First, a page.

While Angela and Jack kiss, Booth and Bones just look at each other and laugh. Zach is with Angela and Jack and Cam is kind of alone, but you don't get the "oooh, I'm a third wheel" vibe when she looks over to them. Despite what I thought in the last two episodes about her knowing their bond was eclipsing what she was hoping for with Booth, even if she only wanted something frivolous, I don't think she has actually caught on yet. On the other hand, he's the one asking why they are keeping their relationship a secret, if it's not wrong. It's not her wondering. So, would into the open with it if Camille wanted? Why doesn't she want? Does it have anything to do with feeling she's on Brennan's territory and that it would be marked more distinctly than it has been if she challenged Brennan through an open relationship with Booth?

Every member of the team supposedly participated in the rescue, but all Camille did was tell the crew to think outside of the box. She told them that that's why she was hired, because they can't and she can. Huh? First of all, when she came in she wanted them to do the opposite of think outside of the box. She only wanted facts from them, not fantasies or speculation. She quashed their experiments. She didn't want them to jump through conclusions. She wasn't there to open their minds. She made it her job to rein them in. Plus, I haven't seen her make any logical leaps anyway, not even in this episode particularly. So, to paint her (or have her paint herself as the one who opened everyone's mind to extreme possibilities is ridiculous. And that's never been the reason we were given for her appointment before. The writers need to figure out what this character's forte is (or needs to be for the script) and then stick to it, to give her a personality that remains consistent. What are her strengths, weaknesses and boundaries? As it is, she is standing for something different in every episode -- which has been a problem with Booth, Brennan and Angela too for that matter.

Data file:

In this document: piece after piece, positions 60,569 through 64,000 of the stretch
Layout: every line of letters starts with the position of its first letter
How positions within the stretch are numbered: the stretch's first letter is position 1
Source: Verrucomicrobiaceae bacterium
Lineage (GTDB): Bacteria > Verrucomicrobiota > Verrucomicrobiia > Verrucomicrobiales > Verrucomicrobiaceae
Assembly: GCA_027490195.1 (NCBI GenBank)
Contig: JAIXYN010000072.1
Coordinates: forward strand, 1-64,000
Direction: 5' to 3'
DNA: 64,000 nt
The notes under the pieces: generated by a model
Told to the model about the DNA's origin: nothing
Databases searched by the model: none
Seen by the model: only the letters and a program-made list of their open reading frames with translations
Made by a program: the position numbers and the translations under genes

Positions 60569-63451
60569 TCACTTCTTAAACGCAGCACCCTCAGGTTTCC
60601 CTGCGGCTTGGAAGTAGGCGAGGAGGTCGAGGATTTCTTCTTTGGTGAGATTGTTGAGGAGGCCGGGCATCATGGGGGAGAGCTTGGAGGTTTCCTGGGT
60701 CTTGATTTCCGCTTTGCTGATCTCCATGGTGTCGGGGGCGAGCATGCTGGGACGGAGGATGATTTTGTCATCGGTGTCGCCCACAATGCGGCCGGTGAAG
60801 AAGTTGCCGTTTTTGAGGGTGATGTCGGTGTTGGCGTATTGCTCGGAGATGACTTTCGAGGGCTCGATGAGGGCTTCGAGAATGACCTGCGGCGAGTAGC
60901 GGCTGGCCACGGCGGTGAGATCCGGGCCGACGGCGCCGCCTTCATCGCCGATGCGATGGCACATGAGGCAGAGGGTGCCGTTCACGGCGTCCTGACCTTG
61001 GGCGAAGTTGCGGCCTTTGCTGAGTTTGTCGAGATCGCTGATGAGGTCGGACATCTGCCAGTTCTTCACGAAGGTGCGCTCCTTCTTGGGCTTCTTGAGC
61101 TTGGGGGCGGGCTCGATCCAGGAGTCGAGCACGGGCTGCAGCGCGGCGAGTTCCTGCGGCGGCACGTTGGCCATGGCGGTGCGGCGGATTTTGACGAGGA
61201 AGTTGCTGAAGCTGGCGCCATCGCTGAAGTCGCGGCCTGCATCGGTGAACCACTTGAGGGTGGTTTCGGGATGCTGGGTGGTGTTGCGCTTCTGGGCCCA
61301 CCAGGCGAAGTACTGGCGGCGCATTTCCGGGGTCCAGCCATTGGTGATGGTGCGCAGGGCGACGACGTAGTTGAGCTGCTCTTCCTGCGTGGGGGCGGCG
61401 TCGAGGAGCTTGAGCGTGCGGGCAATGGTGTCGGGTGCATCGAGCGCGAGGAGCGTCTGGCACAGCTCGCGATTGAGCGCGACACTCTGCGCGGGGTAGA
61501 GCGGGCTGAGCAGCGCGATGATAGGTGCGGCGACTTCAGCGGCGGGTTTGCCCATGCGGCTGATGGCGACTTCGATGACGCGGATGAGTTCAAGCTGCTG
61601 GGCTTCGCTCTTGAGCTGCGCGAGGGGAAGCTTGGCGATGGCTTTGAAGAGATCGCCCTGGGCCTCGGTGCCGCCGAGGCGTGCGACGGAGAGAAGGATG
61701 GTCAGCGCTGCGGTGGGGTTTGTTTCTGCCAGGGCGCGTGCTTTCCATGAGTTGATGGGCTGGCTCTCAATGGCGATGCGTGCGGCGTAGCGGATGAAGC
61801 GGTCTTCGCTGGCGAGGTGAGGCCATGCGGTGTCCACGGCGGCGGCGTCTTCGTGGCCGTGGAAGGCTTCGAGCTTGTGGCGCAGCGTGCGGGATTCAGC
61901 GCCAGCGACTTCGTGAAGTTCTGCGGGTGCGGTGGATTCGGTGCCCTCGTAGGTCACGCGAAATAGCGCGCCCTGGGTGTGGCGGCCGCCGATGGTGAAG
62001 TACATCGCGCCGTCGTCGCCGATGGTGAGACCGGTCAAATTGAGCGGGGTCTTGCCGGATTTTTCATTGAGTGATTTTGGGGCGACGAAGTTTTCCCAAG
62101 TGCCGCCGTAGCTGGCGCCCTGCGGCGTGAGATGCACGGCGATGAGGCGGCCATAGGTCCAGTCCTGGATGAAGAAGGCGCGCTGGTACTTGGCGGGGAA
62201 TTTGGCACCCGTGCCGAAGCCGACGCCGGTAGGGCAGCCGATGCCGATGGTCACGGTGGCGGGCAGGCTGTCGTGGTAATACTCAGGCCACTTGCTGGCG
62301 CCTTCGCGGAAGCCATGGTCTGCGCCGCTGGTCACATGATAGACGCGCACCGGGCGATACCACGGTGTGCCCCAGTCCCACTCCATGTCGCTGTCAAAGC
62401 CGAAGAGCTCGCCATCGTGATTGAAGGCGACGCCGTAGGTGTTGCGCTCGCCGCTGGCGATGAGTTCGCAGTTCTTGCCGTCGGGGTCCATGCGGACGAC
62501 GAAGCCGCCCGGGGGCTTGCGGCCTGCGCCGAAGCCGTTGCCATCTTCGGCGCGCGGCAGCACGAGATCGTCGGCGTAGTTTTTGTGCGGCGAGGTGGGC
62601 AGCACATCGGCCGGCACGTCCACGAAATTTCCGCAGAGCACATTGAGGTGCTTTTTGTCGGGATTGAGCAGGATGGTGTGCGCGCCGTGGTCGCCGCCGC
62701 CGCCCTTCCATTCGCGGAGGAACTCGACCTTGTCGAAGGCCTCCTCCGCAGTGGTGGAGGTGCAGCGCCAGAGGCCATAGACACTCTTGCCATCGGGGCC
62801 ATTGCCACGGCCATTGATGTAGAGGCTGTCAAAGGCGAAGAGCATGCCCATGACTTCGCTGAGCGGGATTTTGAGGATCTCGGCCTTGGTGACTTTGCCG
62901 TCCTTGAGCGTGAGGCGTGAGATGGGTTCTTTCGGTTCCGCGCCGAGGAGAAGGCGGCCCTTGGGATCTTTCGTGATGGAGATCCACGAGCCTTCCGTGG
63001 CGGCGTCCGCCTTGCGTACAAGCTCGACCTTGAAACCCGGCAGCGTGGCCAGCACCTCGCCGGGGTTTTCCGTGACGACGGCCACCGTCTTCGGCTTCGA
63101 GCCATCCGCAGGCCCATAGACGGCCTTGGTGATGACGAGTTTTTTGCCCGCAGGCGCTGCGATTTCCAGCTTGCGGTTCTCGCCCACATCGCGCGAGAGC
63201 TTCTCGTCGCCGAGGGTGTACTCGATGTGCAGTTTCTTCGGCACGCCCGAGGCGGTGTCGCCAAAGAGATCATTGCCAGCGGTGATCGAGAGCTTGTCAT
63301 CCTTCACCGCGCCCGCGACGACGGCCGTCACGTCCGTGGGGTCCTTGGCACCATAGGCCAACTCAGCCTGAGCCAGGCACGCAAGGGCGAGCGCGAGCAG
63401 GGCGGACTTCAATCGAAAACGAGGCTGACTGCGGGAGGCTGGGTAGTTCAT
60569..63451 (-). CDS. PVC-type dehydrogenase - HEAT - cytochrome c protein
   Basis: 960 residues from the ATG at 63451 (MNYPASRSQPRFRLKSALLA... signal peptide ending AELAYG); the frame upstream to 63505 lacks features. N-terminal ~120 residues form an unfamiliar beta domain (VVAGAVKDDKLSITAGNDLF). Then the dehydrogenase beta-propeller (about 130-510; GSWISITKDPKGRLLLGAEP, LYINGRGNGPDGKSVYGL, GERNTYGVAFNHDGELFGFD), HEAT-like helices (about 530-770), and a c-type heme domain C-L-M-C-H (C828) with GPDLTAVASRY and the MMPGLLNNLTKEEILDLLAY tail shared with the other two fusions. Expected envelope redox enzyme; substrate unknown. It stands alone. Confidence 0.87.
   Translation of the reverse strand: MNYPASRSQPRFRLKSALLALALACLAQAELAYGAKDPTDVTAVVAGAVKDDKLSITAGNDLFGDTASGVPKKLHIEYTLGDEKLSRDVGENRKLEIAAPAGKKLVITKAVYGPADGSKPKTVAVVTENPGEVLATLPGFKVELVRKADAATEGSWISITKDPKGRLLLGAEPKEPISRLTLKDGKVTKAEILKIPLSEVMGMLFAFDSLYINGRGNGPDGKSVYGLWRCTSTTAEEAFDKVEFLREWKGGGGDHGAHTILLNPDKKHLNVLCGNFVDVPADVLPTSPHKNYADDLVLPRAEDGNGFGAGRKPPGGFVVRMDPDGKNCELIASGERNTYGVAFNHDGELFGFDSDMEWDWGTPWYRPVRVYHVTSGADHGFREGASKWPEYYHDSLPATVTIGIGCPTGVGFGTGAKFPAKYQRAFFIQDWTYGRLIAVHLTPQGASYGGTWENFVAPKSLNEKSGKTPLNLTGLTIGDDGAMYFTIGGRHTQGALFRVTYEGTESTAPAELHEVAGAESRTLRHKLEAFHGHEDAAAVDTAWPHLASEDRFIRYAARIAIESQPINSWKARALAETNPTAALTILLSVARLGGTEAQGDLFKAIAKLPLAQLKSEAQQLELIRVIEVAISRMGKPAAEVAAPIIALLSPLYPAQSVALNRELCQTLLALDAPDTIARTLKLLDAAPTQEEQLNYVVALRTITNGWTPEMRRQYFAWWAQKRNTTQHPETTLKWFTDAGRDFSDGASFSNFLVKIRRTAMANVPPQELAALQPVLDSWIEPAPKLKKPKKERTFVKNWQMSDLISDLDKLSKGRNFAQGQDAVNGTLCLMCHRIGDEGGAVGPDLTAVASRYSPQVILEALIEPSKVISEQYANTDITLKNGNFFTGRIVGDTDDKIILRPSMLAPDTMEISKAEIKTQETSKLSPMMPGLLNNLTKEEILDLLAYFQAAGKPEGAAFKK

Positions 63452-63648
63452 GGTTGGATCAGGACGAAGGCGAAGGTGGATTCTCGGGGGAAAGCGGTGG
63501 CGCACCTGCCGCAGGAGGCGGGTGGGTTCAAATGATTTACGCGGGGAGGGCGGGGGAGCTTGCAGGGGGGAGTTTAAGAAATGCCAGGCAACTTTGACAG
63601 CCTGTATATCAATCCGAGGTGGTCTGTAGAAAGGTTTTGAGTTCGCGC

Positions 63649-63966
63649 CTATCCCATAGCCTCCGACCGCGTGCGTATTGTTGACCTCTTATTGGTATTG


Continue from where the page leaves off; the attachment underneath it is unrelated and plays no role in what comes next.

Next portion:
I was right about it ending in church, but I thought he would take her with him on Sunday. He had to do it when church was not in session.

Brennan: "I knew you wouldn't give up."

Booth: "I knew you wouldn't give up."

Beautiful writing (although Mulder and Scully know this about each other without ever putting it into words, still, they're good words). Janet Tamaro. I will have to keep tabs and see if that name comes up again in one of the better episodes.